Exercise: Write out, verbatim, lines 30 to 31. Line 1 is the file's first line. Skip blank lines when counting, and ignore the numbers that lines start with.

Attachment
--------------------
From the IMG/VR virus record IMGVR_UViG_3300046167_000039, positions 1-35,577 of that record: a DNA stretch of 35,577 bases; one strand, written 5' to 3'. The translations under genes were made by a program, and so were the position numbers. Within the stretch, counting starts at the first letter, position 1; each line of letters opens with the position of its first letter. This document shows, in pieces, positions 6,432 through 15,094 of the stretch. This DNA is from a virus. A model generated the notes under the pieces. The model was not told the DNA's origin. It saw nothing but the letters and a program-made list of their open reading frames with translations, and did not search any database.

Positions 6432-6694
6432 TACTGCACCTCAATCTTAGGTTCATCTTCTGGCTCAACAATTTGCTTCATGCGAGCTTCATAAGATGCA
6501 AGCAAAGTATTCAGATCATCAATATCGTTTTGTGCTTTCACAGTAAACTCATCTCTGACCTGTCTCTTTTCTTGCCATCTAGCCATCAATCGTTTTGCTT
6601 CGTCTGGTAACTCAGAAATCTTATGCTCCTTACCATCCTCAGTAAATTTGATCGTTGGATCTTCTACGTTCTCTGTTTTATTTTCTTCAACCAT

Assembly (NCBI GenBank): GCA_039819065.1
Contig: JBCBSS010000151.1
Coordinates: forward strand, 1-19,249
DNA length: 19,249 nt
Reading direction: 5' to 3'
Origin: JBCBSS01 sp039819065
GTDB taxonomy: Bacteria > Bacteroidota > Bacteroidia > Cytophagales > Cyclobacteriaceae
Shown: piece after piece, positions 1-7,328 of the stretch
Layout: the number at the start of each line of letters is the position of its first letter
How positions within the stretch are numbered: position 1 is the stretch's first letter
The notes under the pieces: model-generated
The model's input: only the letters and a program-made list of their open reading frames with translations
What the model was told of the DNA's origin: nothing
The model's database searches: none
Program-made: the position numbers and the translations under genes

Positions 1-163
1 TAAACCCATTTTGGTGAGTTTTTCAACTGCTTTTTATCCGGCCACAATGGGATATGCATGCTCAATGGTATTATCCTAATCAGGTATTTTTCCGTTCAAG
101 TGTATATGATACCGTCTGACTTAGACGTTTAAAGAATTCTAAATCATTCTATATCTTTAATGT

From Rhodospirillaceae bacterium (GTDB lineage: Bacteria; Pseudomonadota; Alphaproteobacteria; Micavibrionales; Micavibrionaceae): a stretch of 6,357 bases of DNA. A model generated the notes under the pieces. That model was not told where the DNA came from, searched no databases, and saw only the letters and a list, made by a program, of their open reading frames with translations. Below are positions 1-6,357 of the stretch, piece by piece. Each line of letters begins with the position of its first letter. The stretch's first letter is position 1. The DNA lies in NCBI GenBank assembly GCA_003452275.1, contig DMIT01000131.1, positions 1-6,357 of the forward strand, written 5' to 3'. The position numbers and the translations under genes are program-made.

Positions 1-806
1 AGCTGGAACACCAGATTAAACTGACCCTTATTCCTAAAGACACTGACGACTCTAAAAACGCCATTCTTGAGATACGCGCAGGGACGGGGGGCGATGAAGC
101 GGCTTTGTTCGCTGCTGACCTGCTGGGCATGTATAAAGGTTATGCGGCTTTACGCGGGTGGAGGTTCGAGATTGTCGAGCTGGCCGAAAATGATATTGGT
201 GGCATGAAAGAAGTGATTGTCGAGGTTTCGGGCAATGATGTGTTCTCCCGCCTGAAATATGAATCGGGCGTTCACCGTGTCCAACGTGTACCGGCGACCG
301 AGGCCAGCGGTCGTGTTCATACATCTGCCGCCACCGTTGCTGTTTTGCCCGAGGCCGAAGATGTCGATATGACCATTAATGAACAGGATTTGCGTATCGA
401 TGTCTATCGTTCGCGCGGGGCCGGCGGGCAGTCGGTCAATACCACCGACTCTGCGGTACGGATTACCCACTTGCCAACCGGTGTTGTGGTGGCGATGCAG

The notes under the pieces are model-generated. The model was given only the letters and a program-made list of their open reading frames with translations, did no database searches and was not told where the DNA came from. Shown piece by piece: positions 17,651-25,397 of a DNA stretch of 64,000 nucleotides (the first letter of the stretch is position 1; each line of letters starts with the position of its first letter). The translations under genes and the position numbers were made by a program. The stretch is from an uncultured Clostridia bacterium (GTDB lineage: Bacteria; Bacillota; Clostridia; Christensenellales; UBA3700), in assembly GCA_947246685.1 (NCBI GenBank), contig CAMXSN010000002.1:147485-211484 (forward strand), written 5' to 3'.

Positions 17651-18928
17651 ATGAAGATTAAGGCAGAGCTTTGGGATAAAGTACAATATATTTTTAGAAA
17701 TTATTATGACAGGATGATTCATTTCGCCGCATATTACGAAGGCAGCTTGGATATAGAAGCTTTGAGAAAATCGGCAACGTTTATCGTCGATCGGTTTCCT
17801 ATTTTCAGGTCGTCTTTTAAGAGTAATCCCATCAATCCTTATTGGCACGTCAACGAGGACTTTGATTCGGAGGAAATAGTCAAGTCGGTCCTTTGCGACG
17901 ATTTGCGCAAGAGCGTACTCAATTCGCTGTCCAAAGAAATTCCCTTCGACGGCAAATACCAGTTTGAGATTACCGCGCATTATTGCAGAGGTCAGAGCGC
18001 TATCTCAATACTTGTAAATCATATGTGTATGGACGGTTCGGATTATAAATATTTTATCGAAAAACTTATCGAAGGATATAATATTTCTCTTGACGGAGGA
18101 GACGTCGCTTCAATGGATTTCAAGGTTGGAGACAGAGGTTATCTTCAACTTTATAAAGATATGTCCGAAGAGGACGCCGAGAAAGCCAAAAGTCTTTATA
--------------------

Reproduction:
401 TGTCTATCGTTCGCGCGGGGCCGGCGGGCAGTCGGTCAATACCACCGACTCTGCGGTACGGATTACCCACTTGCCAACCGGTGTTGTGGTGGCGATGCAG

The notes under the pieces are model-generated. The model was given only the letters and a program-made list of their open reading frames with translations, did no database searches and was not told where the DNA came from. Shown piece by piece: positions 17,651-25,397 of a DNA stretch of 64,000 nucleotides (the first letter of the stretch is position 1; each line of letters starts with the position of its first letter). The translations under genes and the position numbers were made by a program. The stretch is from an uncultured Clostridia bacterium (GTDB lineage: Bacteria; Bacillota; Clostridia; Christensenellales; UBA3700), in assembly GCA_947246685.1 (NCBI GenBank), contig CAMXSN010000002.1:147485-211484 (forward strand), written 5' to 3'.